Your book could be the best one ever written, but if a reviewer is looking at a page of books and your cover looks like something your 2nd grader did with Powerpoint, it will get dismissed if they don't have a recommendation that it's worth reading. It's sad, but it's true.

Today...having friends over for dinner.

Quoting...“Winter is the time for comfort, for good food and warmth, for the touch of a friendly hand and for a talk beside the fire: it is the time for home.” ― Edith Sitwell

Feeling...So tired, but relieved that we found ice melt. Thank you Lowe's. We got some for Grandma too. We are staying in for the rest of the day and it's such a good feeling.

Planning...we have lists and tasks and things to take care of, but it's been a good business week.

Gratitude...for warmth. The cold doesn't bother me nearly as much as excessive heat does, but I am grateful for fireplaces and heated seats and sweaters, gloves and scarves.

I'm grateful for my mom.  We spent the day together yesterday, running errands doing some shopping and getting lunch. With the roads the way they've been, she didn't go out this week, so it was nice to get out and enjoy each other's company.

From my world... 


Seriously the best thing on the internet this week. I love Broadway. I love show tunes.

I love Neil Patrick Harris and I love James Corden. Together? These two are magic. This is pure fun. You haven't seen anything until you watch James Corden sing, All that Jazz from Chicago, with sexy moves and all. Brilliant. Funny. These two are golden.

What about you? What are you reflecting on this week? How has your week gone?

Thursday, January 12, 2017

Cover Crush...The Typewriter's Tale


I will freely admit that I judge books by their covers. The cover is usually what first captures my attention when browsing Goodreads or Netgalley. Actually, in all honesty, it isn't just usually, it's pretty much all the time. The cover determines if I look at the synopsis and reviews.


I learned how to type on a typewriter. I took typing classes in high school and we had both electric and manual typewriters. The first couple of college papers that I wrote were done on an electric typewriter. I love the title of this book. I love this cover image. This woman, who is sitting before a typewriter, a stack of complete papers next to her, a current sheet in the roller, waiting for those next words to coalesce into sentences and structure. What is she working on? Is this an article for a newspaper or the manuscript of the next best seller? What is the tale this typewriter can tell?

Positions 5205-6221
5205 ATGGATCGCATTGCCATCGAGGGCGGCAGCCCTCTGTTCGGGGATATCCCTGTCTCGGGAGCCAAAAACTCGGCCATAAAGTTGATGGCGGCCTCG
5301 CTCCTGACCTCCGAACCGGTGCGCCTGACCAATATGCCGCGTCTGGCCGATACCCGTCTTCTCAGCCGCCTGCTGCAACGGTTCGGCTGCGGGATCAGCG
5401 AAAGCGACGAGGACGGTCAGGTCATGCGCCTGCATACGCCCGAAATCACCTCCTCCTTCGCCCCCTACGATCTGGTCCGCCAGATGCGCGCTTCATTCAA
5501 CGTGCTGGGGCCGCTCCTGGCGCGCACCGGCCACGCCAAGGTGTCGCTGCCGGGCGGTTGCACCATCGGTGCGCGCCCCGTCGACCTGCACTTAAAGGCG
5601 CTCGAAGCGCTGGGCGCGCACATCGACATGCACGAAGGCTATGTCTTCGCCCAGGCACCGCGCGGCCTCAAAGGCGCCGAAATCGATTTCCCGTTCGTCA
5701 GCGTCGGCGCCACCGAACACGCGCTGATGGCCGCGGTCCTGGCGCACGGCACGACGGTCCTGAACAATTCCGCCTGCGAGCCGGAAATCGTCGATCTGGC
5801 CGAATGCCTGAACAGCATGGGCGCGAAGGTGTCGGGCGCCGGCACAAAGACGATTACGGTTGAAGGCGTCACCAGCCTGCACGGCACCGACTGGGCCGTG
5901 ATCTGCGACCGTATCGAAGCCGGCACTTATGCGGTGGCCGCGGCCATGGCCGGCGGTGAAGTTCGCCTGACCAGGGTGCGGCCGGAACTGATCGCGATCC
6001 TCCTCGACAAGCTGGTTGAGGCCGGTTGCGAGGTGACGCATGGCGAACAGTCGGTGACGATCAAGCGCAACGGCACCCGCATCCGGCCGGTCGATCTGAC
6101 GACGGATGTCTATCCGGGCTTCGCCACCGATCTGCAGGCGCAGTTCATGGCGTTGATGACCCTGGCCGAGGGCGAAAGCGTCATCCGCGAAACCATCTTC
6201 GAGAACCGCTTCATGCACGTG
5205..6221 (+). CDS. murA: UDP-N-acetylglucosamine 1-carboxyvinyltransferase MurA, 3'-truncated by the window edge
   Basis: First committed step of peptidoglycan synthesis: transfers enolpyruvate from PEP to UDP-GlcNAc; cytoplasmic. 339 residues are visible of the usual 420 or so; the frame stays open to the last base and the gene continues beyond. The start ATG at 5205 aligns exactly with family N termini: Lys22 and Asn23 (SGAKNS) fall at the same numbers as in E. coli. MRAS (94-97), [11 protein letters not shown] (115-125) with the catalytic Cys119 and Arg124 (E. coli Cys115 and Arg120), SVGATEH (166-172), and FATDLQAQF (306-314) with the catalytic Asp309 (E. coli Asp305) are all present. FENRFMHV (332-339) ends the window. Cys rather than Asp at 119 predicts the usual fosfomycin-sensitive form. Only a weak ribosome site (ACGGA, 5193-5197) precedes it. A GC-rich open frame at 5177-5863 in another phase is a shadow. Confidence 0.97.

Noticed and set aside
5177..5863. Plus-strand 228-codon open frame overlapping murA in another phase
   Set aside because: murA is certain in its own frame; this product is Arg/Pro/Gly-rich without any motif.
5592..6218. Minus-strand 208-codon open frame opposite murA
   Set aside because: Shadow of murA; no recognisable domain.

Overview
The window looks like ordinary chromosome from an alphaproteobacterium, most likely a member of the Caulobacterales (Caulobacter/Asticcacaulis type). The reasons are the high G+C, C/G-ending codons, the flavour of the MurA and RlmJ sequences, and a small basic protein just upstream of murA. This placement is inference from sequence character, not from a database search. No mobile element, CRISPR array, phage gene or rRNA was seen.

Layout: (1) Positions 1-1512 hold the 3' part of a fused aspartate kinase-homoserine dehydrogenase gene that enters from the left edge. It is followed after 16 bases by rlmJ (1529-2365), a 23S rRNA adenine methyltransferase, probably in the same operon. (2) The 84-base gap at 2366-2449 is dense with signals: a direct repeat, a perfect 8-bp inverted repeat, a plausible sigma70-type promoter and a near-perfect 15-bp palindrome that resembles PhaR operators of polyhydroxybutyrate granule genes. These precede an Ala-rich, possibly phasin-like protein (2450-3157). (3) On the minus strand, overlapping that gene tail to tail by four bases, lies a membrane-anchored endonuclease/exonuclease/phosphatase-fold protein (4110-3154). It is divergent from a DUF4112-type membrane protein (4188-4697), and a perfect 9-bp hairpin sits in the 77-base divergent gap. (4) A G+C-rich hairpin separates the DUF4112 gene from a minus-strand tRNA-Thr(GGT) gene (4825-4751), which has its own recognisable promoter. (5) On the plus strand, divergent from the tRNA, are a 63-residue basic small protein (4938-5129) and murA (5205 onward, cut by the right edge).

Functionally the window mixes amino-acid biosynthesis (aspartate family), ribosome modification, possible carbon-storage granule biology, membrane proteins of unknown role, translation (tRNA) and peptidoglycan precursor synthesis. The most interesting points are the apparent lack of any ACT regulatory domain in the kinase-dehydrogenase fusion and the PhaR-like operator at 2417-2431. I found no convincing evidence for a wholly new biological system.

What about you? Any book covers capture your attention this week?

Cover Crush is a weekly series that originated with Erin at Flashlight Commentary. If you want to check out some other terrific bloggers and what their Cover Crush posts look like, you can do that here: The Maiden's CourtFlashlight CommentaryA Bookaholic SwedeLayered PagesindieBRAG, A Literary Vacation.

Wednesday, January 11, 2017

Have a Great Day!


This is for you. You're beautiful. Chris Evans said it, so you know it's true, because Cap doesn't lie. So have a fantastic day!

Tuesday, January 10, 2017

Saturday, January 7, 2017

Weekend Reflections 1/7

Looking outside...it's cold, literally below freezing. We've hit negative temperatures this week. It's white because we got hit with a shedload of snow this week. So much that The Artist had 3 snow days with school being canceled, because the roads were dangerous. 

Begin rant: The roads were dangerous mostly because while our beloved city plows main roads (and some days we wonder how they choose those main roads), they do not normally plow residential roads. We have a Trailblazer with 4WD and The Doctor nearly got stuck trying to get out of the end of our driveway (which we had shoveled) and The Boy got stuck trying to come back in on Thursday. It's crazy. I get that our snow plows are working around the clock, but there is nothing more frustrating than seeing a truck drive down the road with its SHOVEL UP! Bloody hell, if you drive a truck with a shovel on the front of it, plow the damn road in front of you. Driving some streets feels like you're offroading. We haven't even tried to take the Buick out yet. So grateful for 4WD on the Trailblazer.

The city did start plowing residential neighborhoods yesterday, which was nice to hear. They got to the neighborhoods around ours, but not ours. Hmmm. Maybe they know I was ranting... 😉 I appreciated being able to run errands yesterday and have some of the main roads mostly clear. We needed more ice melt and we refilled our propane tanks and picked up a few groceries. I was out again this morning.